COP18 Doha UN climate talks Nov 30

Friday 1755: The lead negotiator for the European Union has just given a helpful, if somewhat alarming, summary of the state of progress into Day 5 of the Doha COP.

Artur Runge-Metzger explained that there are three texts that negotiators have to knock into some sort of shape by next Wednesday when their ministers get to work. And there must be even progress on all three. If one falls behind, they all topple over together.

He outlined significant concerns in relation to the preparation of each of the texts. And more concern that they will hold together in the necessary equilibrium. Not a rosy picture!

Work on the Kyoto Protocol is struggling, not so much with the text but with some legal technicalities on moving into a second commitment period, for which the necessary meeting failed to happen.

On the new overarching agreement to be reached by 2015,  no text has yet been presented to talk about. And the text for areas relating to the 2007 Bali Action Plan has been rejected out of hand.

If all these intricacies can be sorted out, then, as Mr Runge Metzger put it, “only the main political issues are left.”

It’s beginning to feel like Friday afternoon.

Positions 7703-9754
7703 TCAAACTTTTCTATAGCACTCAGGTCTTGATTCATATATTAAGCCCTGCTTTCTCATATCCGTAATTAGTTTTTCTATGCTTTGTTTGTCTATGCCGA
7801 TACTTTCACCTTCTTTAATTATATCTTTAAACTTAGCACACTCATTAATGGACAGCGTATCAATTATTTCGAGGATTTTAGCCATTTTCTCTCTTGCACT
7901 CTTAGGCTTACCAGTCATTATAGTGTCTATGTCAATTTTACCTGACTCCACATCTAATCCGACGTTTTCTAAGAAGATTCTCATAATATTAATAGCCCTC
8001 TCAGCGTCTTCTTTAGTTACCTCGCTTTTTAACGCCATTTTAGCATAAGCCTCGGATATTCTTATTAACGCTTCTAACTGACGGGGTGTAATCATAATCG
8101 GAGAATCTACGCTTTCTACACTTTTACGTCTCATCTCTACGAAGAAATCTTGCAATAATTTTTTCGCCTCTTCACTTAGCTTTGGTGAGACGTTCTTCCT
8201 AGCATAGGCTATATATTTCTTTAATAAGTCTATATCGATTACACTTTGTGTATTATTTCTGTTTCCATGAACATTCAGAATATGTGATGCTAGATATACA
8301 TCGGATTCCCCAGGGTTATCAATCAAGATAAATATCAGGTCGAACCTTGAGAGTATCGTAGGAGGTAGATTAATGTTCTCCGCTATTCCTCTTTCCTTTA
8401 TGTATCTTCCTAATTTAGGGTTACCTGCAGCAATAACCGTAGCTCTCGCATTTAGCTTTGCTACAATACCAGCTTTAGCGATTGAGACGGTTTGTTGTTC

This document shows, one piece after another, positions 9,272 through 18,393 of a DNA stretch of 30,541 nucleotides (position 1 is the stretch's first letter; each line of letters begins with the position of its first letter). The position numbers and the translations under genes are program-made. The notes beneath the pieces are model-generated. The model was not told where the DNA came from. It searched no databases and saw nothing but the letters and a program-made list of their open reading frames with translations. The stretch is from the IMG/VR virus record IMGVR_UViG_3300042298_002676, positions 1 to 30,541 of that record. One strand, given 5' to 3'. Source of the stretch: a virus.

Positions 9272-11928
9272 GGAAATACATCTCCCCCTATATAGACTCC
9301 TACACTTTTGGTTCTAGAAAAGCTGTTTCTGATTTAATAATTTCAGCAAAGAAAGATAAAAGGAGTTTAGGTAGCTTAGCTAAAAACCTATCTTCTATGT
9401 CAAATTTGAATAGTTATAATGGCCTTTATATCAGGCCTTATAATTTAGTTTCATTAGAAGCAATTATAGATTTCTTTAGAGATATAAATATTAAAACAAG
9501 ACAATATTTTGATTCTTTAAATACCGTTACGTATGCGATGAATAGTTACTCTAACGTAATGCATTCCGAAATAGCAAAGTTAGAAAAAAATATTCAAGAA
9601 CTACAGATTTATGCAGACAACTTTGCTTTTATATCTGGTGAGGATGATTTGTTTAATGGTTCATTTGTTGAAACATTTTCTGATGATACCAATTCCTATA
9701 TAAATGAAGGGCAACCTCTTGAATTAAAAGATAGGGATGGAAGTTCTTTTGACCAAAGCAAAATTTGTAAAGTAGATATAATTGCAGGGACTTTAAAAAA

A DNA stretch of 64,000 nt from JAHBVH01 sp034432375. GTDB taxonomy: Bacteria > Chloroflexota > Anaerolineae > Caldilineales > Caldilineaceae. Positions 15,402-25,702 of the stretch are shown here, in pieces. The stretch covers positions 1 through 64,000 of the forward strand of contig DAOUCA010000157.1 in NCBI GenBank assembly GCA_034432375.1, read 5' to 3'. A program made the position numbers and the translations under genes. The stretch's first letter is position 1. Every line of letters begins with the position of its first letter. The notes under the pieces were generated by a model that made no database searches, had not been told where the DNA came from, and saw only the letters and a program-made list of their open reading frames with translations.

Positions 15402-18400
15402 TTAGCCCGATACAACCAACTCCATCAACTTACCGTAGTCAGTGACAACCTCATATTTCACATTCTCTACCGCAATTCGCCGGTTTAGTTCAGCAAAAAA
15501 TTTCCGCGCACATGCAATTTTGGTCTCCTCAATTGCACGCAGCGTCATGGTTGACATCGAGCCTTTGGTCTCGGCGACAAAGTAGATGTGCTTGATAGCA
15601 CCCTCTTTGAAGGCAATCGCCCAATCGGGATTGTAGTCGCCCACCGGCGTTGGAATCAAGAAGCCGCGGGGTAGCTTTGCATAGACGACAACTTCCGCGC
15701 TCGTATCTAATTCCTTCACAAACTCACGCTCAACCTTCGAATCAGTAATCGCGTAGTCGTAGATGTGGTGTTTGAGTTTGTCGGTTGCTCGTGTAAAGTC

Friday 19.35: Presenting a vision of “What an Obama administration ‘climate reset’ could look like” was the goal of the US Climate Action Network press conference which has now concluded.

This was an opportunity to call to account the president for his promise to act on the “destructrive power of a warming planet” made in his victory speech earlier last month.

And Hannah Bristol of SustainUS reminded us how the votes and activism of young people – naturally concerned about climate change – were considered to be highly instrumental in Obama’s victory – further grounds for expectation that the Doha COP presents the opportunity for a first instalment on that debt.

My previous post recorded some of the ways that the US delegation could contribute to a much more creative negotiating environment without invoking the spectre of Congressional approval. The consistent thread of the speakers was a plea to be helpful rather than obstructive.

Is it really too much to ask for detail on how the commitment to 17% emissions reduction by 2020 will be achieved and how it might conceivably be ramped up both before and after that date? Why not support the proposal, reiterated here by David Waskow of Oxfam US, for a pledging conference in 2013?

The COP shouldn’t be a punch and judy show where life is a series of episodes ended by bashing your partner over the head.

Alden Meyer, Director of Policy and Strategy at the Union of Concerned Scientists, closed the session with a clear message:

We’re expecting big things from the president. We’re hoping he will make this a centrepiece of his inaugural address at the end of January and will indicate to the American people that he hears their voices  and wants to provide real leadership in the next four years.


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